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Briggs v. Luisi

2006 WL 1476929 (N.J. Super. App. Div. 2006), Unpublished; May 22, 2006: (Unpublished)

CONSUMER FRAUD —Under the Consumer Fraud Act, the standard for omission is almost the standard for common law fraud in that there must be an intent to deceive and an intent that others rely on the deception.

The purchaser of a home sued its home inspector, among others, because of a number of later discovered defects in the home. The most prominent defect was the improper installation of an Exterior Insulated Finishing System (EIFS). One of the allegations made by the home purchaser against the inspection company was that of fraud under the Consumer Fraud Act. The standards for consumer fraud are statutory. “Under the statute, an offense arises from an affirmative act, a knowing omission, or a violation of an administrative regulation. ... It is agreed that the act does not establish a broad business ethic designed to outlaw unconscionable practices. ... The law is also quite clear that there are differences between affirmative statements and omissions. ... [A]ffirmative representations even if not intended to be false which are in fact false do violate the act if they are made to induce the buyer to make a purchase.”

There is a different standard that applies to omissions. The Act states “that a concealment or omission must be knowing and done with the intent that others rely on such concealment of omission. Thus, the standard for omission is almost the standard for common law fraud in that there must be an intent to deceive and an intent that others rely on the deception.”

In this case, the homeowner did not point to any specific statement or knowing concealment. The inspection company “was quite clear in its report that it had not done an EIFS analysis and that it had not done a full roofing inspection. Thus, while it may have been negligent in not getting up on a ladder to inspect the roof, or not undertaking the EIFS inspection itself, it clearly committed no fraud. It neither made a false statement about its inspection in its report, nor concealed what it did not do.” According to the Court, “[a]t best [there was] a breach of contract or negligence shown.”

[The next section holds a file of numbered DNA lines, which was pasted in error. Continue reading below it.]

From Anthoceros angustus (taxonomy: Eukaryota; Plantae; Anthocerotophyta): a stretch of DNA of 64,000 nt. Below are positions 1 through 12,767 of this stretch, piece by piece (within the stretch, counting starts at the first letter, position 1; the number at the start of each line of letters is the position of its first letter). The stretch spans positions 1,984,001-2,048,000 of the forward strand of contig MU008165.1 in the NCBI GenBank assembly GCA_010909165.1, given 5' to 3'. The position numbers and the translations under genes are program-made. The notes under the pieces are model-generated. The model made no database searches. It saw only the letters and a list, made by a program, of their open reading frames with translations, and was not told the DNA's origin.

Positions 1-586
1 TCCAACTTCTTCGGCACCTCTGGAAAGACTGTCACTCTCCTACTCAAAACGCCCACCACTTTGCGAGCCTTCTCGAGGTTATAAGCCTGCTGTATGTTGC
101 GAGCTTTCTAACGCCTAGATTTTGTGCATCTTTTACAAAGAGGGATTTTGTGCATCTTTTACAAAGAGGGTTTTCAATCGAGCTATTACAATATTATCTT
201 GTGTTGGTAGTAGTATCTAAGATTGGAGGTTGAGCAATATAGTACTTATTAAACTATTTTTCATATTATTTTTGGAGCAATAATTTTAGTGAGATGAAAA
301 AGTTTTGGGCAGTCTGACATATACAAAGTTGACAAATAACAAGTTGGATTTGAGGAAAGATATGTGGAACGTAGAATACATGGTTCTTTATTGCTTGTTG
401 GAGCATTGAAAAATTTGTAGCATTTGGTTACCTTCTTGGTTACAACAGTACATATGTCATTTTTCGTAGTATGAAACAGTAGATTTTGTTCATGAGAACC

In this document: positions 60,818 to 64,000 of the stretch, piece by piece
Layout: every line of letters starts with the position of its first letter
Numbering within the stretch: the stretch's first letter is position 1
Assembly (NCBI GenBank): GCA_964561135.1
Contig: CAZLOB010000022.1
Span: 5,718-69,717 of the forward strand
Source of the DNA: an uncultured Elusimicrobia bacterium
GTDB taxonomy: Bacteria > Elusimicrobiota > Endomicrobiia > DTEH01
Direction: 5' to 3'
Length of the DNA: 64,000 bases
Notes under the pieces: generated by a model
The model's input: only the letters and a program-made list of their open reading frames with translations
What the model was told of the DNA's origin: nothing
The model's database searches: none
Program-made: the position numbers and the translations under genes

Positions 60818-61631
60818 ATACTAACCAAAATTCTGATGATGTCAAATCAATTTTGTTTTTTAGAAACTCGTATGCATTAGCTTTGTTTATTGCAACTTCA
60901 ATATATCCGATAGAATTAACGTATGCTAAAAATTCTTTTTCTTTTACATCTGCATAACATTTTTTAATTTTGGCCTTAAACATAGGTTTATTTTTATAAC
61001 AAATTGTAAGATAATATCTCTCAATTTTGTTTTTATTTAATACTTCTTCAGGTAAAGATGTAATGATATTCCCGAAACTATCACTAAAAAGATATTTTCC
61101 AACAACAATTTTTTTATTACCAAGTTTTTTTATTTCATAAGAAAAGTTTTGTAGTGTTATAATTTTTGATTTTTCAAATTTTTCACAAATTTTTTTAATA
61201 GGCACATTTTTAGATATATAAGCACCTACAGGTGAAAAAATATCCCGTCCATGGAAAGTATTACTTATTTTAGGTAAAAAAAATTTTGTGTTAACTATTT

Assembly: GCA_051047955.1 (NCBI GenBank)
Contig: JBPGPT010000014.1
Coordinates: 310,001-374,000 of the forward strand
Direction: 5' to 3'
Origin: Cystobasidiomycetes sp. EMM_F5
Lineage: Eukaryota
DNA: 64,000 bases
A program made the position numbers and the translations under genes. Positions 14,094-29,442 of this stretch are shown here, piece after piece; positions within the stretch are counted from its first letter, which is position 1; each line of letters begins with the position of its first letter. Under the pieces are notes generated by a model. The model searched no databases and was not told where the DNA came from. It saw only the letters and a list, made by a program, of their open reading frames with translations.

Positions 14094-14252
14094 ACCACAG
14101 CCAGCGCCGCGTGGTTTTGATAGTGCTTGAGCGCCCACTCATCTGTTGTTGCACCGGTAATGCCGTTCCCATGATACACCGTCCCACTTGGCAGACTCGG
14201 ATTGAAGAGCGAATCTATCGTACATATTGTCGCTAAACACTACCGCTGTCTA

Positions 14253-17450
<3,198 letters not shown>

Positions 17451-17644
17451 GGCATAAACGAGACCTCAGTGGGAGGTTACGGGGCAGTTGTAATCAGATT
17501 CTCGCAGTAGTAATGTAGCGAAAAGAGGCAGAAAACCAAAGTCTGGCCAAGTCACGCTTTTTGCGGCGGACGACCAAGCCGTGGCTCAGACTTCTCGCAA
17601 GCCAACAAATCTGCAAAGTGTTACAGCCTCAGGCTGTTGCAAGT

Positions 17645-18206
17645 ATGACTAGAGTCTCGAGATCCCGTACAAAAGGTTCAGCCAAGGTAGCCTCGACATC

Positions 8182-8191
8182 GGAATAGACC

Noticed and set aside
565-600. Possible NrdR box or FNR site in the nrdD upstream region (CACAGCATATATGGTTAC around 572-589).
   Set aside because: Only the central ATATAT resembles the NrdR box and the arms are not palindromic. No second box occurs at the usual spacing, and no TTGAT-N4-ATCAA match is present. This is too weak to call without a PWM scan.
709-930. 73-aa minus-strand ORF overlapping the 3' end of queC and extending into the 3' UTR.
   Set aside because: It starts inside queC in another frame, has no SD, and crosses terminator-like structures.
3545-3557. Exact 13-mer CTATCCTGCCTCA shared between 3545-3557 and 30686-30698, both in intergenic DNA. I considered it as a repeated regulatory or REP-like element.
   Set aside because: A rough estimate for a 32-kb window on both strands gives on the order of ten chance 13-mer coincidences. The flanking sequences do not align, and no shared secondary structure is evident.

The homeowner also tried to show that there was a deceptively fraudulent relationship between the home inspector and real estate brokers to the extent that the home inspection company saw its job as to make the “deal happen.” The Court rejected those allegations on a factual basis. It was cognizant of earlier case law where a particular inspection service was found to be a “stalking horse” for a real estate broker that it, in fact, had indemnified the inspector from liability in the case of a faulty inspection. In the earlier case, the inspection that was done “bespoke fraud.” Here, however, the inspection company marked many items “as being in need of repair or requiring comment.” In fact, its report made “frequent and explicit statements as to what was not done with respect to the roof or the EIFS.” Consequently, the Court refused to characterize this particular inspection company’s report as the “pablum” that had been criticized in the earlier decision that found another home inspection company merely a “stalking horse.”

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